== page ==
France on Friday said under 55s who received a first injection of the AstraZeneca Covid-19 vaccine should be given a second jab from a different producer, but the WHO warned there was not sufficient data to recommend the practice.
France's national health authority HAS last month said the AstraZeneca vaccine should only be given to those aged 55 and over because of reports of potentially deadly blood clots in a very small number of younger people vaccinated.
Officials in France initially said that those given the AstraZeneca jab in a first dose should go ahead with the second jab even if aged under 55.
But in a ruling affecting over half a million people, the HAS said that those aged under 55 who had been given the AstraZenaca as their first dose would now get the Pfizer/BioNTech or Moderna vaccine as their second.
France has been injecting health workers as a priority group meaning that many younger people have already received the AstraZeneca jab.
But the World Health Organization (WHO) -- which has recommended the same product be used for both doses -- said Friday there was "no adequate data" on switching Covid-19 vaccines between doses.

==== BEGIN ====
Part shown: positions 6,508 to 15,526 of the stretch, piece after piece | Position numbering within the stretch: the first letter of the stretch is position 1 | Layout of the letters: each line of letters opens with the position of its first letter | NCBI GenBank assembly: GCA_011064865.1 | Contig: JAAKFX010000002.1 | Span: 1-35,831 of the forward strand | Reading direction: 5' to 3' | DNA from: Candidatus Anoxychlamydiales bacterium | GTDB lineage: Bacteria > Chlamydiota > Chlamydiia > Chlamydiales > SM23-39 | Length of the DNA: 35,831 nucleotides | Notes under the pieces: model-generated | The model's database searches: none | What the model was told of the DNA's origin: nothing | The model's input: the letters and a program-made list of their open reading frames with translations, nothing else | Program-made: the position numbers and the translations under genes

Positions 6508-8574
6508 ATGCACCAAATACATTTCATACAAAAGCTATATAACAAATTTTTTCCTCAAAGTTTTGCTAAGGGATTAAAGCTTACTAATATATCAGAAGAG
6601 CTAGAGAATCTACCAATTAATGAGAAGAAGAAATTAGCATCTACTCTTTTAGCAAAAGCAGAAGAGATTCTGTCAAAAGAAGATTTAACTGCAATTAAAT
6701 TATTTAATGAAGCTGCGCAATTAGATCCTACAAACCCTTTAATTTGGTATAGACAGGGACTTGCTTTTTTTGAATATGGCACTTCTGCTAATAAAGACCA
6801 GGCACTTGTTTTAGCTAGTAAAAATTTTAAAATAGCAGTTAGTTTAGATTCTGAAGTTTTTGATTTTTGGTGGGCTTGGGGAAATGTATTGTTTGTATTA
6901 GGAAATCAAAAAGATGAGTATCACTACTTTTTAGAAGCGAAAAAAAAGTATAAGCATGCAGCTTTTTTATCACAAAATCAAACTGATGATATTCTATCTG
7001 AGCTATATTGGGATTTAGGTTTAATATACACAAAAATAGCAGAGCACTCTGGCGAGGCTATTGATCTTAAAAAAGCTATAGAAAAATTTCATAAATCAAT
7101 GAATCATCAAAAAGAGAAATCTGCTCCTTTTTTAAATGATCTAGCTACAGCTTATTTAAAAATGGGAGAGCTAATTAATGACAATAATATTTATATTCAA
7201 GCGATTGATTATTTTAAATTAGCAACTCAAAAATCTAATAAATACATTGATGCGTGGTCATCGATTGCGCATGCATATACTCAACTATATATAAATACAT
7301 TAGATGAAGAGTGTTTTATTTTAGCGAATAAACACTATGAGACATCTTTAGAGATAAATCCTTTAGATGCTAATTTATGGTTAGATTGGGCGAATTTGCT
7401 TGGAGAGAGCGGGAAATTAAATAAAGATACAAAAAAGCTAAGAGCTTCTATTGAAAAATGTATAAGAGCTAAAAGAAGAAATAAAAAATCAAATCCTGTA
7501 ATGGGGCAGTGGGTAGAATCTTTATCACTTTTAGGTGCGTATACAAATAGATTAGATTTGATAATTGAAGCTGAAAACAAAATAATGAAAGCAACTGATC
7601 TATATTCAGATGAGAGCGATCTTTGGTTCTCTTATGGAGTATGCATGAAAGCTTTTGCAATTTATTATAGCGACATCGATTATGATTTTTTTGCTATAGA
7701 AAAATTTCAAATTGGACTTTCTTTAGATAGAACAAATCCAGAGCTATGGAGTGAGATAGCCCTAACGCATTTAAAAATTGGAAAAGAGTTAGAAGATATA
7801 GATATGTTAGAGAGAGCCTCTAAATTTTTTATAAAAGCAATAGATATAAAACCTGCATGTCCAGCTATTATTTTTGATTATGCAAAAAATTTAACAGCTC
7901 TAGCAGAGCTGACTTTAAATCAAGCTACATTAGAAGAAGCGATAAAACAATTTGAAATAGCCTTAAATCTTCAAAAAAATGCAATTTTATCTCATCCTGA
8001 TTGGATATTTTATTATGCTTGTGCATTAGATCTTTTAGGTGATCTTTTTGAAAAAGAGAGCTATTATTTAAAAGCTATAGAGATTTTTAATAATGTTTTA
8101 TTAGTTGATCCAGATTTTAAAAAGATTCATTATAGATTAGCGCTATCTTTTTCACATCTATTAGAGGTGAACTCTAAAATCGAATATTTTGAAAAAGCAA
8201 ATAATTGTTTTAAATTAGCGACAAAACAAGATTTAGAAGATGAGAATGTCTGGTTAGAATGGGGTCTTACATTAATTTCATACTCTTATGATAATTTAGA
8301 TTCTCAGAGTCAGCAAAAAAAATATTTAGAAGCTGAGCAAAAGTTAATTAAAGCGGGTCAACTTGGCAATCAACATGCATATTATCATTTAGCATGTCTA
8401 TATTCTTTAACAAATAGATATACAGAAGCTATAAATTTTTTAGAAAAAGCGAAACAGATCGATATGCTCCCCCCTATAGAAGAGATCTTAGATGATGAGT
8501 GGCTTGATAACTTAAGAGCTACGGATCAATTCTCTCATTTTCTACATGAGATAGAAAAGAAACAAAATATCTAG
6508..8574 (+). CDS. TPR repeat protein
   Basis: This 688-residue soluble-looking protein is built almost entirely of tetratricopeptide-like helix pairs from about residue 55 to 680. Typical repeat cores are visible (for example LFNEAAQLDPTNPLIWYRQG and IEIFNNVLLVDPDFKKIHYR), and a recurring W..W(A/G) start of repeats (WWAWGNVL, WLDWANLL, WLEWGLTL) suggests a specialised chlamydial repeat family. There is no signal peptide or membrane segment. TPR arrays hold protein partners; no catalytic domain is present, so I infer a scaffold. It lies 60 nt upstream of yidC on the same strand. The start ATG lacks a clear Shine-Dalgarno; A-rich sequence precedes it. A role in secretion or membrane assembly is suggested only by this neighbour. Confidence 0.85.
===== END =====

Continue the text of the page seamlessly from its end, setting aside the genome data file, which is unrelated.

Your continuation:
"There is no adequate data to be able to say whether this is something that could be done, so... interchangeability of vaccine was not something that we could give a recommendation on," WHO spokeswoman Margaret Harris told reporters.
Some 533,000 people are affected by the decision, the HAS said.
They include Health Minister Olivier Veran, a 40-year-old neurologist, who was given the AstraZeneca vaccine live on television on February 8.
"It is completely consistent to say that we do not recommend the AstraZeneca vaccine to people under 55 years of age while we learn more," the minister told RTL radio.
"Therefore, if you have received a first injection and are under 55 years old, you will be offered another vaccine 12 weeks after the first injection."
- 'Records to be broken' -
Europe's medicines regulator said this week the AstraZeneca vaccine could cause very rare blood clots among some recipients, prompting several countries to scale up restrictions on the jab.
Several clinical trials are looking at the efficacy of combining two types of vaccine.
"Based on previous studies which combine different vaccine types, a combination of the AZ and Pfizer vaccines is likely to be safe but it's important that this is tested in the context of a clinical vaccine trial," said Helen Fletcher, professor of Immunology at the London School of Hygiene and Tropical Medicine.
After a sluggish start, France's vaccine campaign is now gaining pace and Prime Minister Jean Castex said Thursday over 10 million people in the country had now received at least their first dose.
Veran said a record 437,000 people had been injected in France on Thursday alone.
"Records are made to be broken and we will go beyond that in the next days," he said.